The register project command lets you upload all artifacts and configurations necessary to deploy a fully functional Mason Project. To register a project, you’ll need to first run mason init or manually configure a .masonrc file. The RC file tells the CLI where to find your OS configurations, APKs, and media.

One of the benefits of using the register project command is its consistency guarantees. When you write your OS config, you can leave out the app and media version codes which tells the CLI to inject the versions of the artifacts that were just uploaded. Here is a minimal OS config with injected versions:

os:
  name: project-id
  version: latest # The "latest" keyword means the CLI will auto-increment versions as necessary
apps:
  - name: Example App
    package_name: com.example.app
media:
  bootanimation:
    name: anim-name

.masonrc schema

The RC file is written in JSON and can be configured as follows:

// Note: all fields support either a single object or a list of objects.
{
  // The "configs" field is optional and defaults to "mason.yml".
  "configs": "project.yml",
  // The "apps" field takes a file or folder pointing to APKs.
  "apps": [
    "path/to/apk/name.apk",
    "built-apks"
  ],
  // The "bootanimations" field takes an object with the animation name used in your OS config and
  // the ZIP's file path.
  "bootanimations": {
    "name": "anim-name",
    "file": "anims/bootanimation.zip"
  }
}

mason register apk

The register apk command lets you upload APKs to be used later in OS configurations or deployed directly to devices.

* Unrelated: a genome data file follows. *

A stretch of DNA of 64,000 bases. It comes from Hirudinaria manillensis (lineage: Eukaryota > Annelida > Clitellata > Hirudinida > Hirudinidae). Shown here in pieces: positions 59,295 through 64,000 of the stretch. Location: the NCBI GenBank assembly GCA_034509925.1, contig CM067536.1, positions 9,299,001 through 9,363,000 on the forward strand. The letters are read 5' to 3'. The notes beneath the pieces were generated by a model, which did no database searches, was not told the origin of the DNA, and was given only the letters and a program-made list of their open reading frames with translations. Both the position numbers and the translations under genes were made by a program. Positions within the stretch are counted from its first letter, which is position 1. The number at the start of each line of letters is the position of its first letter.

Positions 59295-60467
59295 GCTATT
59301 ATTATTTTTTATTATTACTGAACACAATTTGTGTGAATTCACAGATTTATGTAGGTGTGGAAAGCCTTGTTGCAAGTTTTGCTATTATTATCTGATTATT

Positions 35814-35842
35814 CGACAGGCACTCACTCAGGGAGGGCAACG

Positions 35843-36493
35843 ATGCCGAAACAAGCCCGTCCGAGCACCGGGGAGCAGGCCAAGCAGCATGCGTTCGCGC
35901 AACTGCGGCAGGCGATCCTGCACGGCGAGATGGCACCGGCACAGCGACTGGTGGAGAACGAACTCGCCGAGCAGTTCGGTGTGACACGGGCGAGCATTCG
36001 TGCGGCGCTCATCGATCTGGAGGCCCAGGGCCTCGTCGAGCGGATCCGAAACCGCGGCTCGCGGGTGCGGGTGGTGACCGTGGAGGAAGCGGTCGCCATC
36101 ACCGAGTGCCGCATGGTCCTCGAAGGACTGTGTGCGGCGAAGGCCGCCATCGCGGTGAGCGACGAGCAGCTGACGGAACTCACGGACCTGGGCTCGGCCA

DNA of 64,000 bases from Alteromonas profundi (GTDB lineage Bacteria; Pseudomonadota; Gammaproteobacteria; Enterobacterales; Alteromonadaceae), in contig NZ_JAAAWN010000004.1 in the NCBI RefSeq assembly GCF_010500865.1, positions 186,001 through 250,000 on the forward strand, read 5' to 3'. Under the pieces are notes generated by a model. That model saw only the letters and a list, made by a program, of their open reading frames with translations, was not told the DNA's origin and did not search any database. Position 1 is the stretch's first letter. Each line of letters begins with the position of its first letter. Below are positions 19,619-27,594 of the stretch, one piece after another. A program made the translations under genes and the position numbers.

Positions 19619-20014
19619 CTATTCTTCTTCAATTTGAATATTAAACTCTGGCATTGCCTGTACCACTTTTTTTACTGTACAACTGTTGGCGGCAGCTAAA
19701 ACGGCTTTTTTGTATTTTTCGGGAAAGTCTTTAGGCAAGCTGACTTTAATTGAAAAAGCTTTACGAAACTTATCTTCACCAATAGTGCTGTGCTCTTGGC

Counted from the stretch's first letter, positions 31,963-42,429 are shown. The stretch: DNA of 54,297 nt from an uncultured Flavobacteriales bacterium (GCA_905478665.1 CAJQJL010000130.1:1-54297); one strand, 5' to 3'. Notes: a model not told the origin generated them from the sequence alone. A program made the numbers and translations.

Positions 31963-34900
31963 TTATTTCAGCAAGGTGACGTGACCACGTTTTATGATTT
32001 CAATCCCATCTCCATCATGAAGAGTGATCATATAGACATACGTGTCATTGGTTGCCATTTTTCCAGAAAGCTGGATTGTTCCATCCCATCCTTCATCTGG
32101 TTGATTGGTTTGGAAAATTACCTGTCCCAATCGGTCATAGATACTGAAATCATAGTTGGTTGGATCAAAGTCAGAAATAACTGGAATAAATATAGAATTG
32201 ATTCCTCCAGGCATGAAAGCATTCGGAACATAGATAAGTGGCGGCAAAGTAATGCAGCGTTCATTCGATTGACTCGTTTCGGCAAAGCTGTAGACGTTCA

APK Requirements

Before you register an APK, you must ensure that:

  • It is signed with a non-debug signing key.
  • If it is already deployed,
    • the APK is signed with the same signing certificate you used previously.
    • the versionCode is larger than the previous value.

mason register media

The register media command lets you upload media artifacts to be used later in OS configurations.

Available media types to register are:

Tip: if you don’t need your media to be a specific version, you can use the “latest” keyword in place of the version number.

mason register media bootanimation

The register media bootanimation command lets you upload boot animation artifacts.

mason register config

The regiser config command lets you upload OS configurations. These are the core of the Mason Platform, representing a Mason Project to define a device’s behavior. Configs are built and can then be subsequently deployed to a group of devices.

Note: Mason Projects can be found here, device groups here, and build statuses here.

mason deploy

The deploy command lets you make changes to your devices in the field.

Available deployables are:

Note: Once something is deployed, the next successful check-in from a device against the Mason Platform will result in the artifact being retrieved and installed. Since this could could take a non-deterministic amount of time, the --push option is provided to deploy something immediately.

Tip: If you would like to deploy the highest version code available, use the “latest” keyword in place of the version number.

mason deploy apk

The deploy apk command lets you deploy an APK directly without going through the lifecycle of deploying an OS configuration. You’ll need an APK, its version, and a device group to deploy to.

mason deploy config

The deploy config command lets you deploy an OS configuration. This will require a full device reboot and will update the device’s behavior according to the specified configuration. You’ll need a Mason Project, its version, and a device group to deploy to.

mason deploy ota

The deploy ota command lets you update Android’s core components. You will receive emails from us when a new version of Mason OS is available.

mason xray

The xray command allows you to interact with your devices remotely.

X-Ray Requirements

Before you start using X-Ray, ensure you have the following:

  • Mason CLI v1.5+
  • A device running Mason OS 2.9.0+